Progress on priority queues for containers

Louis Wasserman wasserman.louis at
Sun Mar 7 17:28:35 EST 2010

A brief update:

I'm continuing to work on a priority queue implementation for containers.
I've pretty much settled on a variation on a binomial heap that actually has
the type-checker guarantee the correct binomial structure.  It has the
following properties:

   - Amortized O(1) insertion.  There are variations (skew binomial heaps)
   with guaranteed O(1) insertion, but they add tremendously to the complexity
   of the implementation, if they work at all with this approach (I've
   encountered some difficulties with this approach).  I think this is fine,
   - Worst-case O(log n) union.  (If you're working in a single-threaded
   fashion, I am pretty convinced that you can treat union as amortized O(0),
   but O(log n) is pretty good in any event.)
   - O(1) find-min.
   - Worst-case O(log n) extract.

The primary competing implementation is a pairing heap implementation, with
the following properties:

   - O(1) insertion, union, and find-min, worst-case and amortized.
   - Amortized O(log n) extract, but worst-case O(n).  If used in a
   persistent context, it's possible that a user could encounter a situation
   that performs linear-time extraction operations many times.  (This is my
   primary concern with this implementation, especially given that containers
   users will be expecting a reliable data structure that won't break down.)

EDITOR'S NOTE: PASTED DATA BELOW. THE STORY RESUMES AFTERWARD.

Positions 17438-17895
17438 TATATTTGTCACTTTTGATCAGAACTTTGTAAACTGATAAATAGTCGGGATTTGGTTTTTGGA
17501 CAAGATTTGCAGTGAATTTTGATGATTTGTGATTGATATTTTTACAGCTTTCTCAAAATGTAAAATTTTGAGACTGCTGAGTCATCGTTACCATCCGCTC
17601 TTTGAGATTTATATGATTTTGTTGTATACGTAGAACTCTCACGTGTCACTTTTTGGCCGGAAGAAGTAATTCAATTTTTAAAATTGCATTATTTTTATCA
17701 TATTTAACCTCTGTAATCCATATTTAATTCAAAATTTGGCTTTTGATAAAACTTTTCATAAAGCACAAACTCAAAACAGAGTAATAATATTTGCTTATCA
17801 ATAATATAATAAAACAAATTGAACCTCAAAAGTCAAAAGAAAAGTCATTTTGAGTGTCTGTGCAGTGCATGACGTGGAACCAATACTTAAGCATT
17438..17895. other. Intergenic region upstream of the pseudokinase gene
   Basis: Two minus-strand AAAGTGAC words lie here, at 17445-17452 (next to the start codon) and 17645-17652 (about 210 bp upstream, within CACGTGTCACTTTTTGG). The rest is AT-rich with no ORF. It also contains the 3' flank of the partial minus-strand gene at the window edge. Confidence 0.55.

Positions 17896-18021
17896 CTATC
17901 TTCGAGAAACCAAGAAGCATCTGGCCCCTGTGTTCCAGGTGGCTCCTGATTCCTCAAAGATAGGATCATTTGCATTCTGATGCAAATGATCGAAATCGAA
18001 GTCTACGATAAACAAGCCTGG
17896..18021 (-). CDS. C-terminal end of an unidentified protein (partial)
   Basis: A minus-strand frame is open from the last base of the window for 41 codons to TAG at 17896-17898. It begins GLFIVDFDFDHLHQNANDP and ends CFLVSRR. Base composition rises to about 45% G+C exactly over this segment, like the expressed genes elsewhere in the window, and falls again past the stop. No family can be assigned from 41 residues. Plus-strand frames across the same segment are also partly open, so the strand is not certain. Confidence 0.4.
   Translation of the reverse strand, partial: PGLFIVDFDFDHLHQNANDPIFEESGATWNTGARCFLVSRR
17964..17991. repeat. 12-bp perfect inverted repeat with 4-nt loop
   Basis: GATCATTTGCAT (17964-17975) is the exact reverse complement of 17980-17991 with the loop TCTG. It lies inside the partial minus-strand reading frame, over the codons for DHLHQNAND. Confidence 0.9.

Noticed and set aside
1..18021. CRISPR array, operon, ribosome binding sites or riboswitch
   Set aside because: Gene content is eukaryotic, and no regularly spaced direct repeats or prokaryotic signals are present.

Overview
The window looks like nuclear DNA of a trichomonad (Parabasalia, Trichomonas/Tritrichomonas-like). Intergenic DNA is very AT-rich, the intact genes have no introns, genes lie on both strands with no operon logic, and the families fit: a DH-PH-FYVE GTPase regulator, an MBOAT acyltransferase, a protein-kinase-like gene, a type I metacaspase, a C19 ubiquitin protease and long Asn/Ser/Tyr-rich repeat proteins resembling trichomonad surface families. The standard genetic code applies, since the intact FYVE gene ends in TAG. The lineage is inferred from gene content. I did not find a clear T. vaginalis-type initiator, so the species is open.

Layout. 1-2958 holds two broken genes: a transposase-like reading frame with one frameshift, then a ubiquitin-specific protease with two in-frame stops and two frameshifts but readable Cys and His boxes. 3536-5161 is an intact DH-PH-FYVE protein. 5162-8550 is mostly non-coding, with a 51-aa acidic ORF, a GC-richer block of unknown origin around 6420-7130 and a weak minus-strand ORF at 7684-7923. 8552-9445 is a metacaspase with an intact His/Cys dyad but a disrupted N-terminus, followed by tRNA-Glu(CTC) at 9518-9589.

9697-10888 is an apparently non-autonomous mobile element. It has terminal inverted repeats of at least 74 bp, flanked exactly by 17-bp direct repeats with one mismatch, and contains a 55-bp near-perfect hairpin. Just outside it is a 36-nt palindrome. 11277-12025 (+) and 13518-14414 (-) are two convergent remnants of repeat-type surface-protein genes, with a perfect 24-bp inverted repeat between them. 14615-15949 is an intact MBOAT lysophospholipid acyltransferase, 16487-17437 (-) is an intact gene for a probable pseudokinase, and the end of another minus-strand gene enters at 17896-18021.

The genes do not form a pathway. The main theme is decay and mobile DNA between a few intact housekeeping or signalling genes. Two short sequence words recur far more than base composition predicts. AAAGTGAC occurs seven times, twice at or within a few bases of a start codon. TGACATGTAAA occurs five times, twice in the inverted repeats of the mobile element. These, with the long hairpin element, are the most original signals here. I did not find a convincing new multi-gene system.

For a simple heap sort, the pairing heap is just about twice as fast as the
binomial heap, but I think having reasonable worst-case guarantees for
containers users is important enough to dominate that concern.

There has also been some discussion of using priority search queues --
priority queues in which you can also find previously inserted elements --
but I think this is more appropriate for a separate package, and not
something that is necessarily needed by most users.

I've also written a wide variety of utility functions, which you can see in
the implementation
In particular, a number of Data.List functions are modified to apply to
priority queues, including take, drop, splitAt, takeWhile, dropWhile, span,
break, filter, and partition.  All of these are implemented asymptotically

Do people have any other thoughts?

Louis Wasserman
wasserman.louis at
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